GV5 gun in transportation mode

Lt Col Conradie went to speak to one of the instructors, Sgt Moroko, and asked him whether he could tell me a little about the gun and how it works. A very patient and informative Sgt Moroko thus explained to me that this was a GV5 howitzer with an impressive ammunition range of 39km, which can be increased to over 40km when rocket assisted rounds are used. It is manned by a crew of 8 soldiers, who clearly have to be extremely strong! Although the gun is towed into its approximate position by a large and powerful truck, the crew need to be able to make fine adjustments on the ground, which involves some seriously heavy lifting. In addition, the gun is self-propelled, so it can easily be moved into another position without having to be hooked up to the truck first.

When Lt Col Conradie invited me to pick up the dark-green shell casing that stood in front of the gun, which he had lifted up effortlessly with two fingers of one hand, I am embarrassed to say that I could not raise it off the ground even by a centimetre. Not even with both arms and all fingers! When, shortly afterwards, one of the trainees was ordered to pick up the shell and run quite a distance back and forth with it, I felt much respect for him. How the female soldiers, of which there were several, manage with the physical demands of such heavy lifting, is truly admirable.

The heavy shell is placed into a long metal tube, which is rotated until it aligns with the barrel, then pushed into the barrel with considerable force. Once it is securely inside, the charge is inserted behind it. This charge must be electronically programmed beforehand. The sergeant explained that there is a string attached to the firing mechanism, which is pulled from a safe distance – you wouldn’t want to be standing right behind this gun!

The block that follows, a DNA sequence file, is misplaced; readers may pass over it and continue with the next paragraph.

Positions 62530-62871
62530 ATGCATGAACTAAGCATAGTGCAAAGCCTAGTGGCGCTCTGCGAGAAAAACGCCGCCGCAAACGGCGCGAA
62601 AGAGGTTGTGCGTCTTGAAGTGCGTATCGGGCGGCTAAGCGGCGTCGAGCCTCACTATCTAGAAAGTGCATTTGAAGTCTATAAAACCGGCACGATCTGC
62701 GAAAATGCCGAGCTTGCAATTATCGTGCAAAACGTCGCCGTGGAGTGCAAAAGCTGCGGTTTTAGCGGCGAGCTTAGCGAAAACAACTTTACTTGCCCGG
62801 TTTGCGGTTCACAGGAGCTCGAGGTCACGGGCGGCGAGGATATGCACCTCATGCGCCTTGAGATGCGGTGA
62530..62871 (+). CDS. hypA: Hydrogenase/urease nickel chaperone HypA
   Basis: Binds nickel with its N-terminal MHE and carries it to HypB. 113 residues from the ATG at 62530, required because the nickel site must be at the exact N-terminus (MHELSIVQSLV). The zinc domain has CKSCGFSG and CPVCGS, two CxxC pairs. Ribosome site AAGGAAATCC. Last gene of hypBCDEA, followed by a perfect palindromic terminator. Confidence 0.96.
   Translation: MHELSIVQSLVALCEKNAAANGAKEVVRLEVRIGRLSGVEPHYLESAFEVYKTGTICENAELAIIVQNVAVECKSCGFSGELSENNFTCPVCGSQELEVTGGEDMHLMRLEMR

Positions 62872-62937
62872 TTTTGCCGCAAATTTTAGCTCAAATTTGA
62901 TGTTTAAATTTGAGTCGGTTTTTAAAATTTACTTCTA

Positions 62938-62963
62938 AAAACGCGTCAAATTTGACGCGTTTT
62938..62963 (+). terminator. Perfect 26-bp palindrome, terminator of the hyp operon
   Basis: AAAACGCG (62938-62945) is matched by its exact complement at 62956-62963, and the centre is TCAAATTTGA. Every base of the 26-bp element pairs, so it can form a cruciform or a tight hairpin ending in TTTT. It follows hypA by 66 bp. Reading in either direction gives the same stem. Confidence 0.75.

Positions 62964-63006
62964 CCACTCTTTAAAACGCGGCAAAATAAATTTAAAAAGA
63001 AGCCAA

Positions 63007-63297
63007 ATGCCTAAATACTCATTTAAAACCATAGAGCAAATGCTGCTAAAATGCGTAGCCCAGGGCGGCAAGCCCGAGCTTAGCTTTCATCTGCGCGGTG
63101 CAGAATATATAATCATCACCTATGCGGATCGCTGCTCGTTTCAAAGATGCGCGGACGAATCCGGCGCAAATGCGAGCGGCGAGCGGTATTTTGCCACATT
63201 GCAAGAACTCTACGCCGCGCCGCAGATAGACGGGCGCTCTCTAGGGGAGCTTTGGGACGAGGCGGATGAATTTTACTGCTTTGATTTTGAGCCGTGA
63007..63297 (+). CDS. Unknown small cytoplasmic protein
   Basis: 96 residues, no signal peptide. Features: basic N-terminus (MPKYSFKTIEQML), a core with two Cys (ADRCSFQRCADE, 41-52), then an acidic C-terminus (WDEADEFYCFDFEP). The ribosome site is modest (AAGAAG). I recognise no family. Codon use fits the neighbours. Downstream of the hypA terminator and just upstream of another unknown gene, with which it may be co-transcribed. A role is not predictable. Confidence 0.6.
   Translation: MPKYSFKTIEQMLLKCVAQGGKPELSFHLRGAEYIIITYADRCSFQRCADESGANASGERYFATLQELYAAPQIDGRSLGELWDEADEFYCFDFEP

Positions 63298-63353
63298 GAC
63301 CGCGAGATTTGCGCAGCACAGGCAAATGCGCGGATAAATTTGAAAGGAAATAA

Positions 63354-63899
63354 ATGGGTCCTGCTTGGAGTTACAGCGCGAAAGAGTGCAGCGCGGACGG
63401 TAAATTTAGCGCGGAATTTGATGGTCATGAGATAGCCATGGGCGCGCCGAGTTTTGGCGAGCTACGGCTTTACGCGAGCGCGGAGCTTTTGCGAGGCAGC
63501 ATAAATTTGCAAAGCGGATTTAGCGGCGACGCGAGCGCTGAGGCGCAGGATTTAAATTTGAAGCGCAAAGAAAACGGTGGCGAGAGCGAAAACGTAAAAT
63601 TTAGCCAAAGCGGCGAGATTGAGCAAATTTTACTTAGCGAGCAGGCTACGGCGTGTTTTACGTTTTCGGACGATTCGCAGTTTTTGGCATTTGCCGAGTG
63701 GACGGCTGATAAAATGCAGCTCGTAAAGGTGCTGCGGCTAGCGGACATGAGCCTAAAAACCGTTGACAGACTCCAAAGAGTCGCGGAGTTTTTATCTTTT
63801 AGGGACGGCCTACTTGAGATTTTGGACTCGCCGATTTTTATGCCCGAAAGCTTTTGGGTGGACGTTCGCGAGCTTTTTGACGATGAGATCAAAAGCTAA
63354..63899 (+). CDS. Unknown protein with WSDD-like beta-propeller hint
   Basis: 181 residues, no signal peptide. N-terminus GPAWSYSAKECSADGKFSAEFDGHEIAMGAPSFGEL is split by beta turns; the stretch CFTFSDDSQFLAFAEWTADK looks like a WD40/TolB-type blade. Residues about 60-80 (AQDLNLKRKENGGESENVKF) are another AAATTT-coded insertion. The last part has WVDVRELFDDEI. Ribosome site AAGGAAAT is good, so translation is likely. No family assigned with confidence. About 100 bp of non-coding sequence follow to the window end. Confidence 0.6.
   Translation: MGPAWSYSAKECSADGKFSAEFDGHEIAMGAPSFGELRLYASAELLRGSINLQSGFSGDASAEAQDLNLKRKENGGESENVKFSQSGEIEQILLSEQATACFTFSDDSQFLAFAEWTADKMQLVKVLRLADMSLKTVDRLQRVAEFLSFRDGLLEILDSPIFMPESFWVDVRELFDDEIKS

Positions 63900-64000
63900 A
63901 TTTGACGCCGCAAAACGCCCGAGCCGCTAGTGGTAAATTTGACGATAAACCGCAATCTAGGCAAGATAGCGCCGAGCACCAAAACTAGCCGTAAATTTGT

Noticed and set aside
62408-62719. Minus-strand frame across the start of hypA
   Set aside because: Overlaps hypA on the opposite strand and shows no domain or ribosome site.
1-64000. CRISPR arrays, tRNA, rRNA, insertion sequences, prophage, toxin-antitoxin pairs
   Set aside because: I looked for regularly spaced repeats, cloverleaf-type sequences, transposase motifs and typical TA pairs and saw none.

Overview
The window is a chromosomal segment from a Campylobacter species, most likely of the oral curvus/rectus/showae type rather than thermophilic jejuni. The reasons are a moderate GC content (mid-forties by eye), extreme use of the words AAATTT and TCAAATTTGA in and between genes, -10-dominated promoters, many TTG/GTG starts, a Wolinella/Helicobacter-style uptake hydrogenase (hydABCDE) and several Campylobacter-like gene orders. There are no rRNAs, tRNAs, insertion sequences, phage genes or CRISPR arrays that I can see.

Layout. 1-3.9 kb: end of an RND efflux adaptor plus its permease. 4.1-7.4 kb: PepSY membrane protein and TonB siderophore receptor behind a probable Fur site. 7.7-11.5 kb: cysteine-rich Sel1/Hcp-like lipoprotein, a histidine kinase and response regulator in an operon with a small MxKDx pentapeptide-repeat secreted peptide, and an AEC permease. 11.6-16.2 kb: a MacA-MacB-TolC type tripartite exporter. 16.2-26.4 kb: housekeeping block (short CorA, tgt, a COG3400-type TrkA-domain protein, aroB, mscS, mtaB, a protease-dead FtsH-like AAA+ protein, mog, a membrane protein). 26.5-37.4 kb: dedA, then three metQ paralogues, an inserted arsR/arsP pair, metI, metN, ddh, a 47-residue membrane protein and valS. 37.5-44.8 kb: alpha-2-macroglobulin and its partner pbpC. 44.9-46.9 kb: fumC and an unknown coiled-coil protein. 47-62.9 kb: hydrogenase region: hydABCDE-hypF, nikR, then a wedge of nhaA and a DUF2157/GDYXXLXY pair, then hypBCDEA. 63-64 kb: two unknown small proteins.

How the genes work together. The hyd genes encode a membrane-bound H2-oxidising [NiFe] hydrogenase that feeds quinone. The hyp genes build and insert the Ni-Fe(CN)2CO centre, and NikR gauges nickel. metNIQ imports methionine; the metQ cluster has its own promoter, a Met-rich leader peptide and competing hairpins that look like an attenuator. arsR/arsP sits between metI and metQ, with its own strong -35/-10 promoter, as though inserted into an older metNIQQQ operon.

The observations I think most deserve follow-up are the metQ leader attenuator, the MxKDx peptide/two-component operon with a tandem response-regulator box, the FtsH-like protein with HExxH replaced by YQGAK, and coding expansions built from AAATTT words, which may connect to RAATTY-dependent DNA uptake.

These soldiers are impressively strong!

Sgt Moroko took me inside the hangar, to show me the various types of shells and the capsules that contain the propellant or fuses or charges, for want of a better word. (I’m really not sure of all this terminology.) In addition to the high explosive shells, there were also shells containing shrapnel (which he called ‘bomblets’ – it sounds rather cute, but it’s actually not, if you bear in mind that it’s really there to cause maximum damage to equipment and human beings), shells containing smoke (to act as a screen, behind which a force can manoeuvre), shells that he referred to as training rounds (presumably because they don’t – usually? – kill anyone), and shells that did not explode, but released propaganda leaflets, which I thought was quite an unusual and creative type of psychological warfare.

The trainees are waiting for their turn

He showed me a rectangular, heavy piece of armour-plating belonging to a tank. One of the shells was so powerful that it could penetrate all the way through this thick piece of metal, with the metal tip ricocheting around the inside of the tank and causing further damage. Scary stuff!

Incidentally, the guns cannot be fired here, in the Western Cape – with a range of about 40 km, you need a lot of empty space around! Apart from that, these guns are deafeningly loud. As a result, the trainees cannot practice firing them here, but they do learn all the theory and get plenty of practice in loading them. At the demonstration, they did however fire a percussion round, which basically just makes a big bang!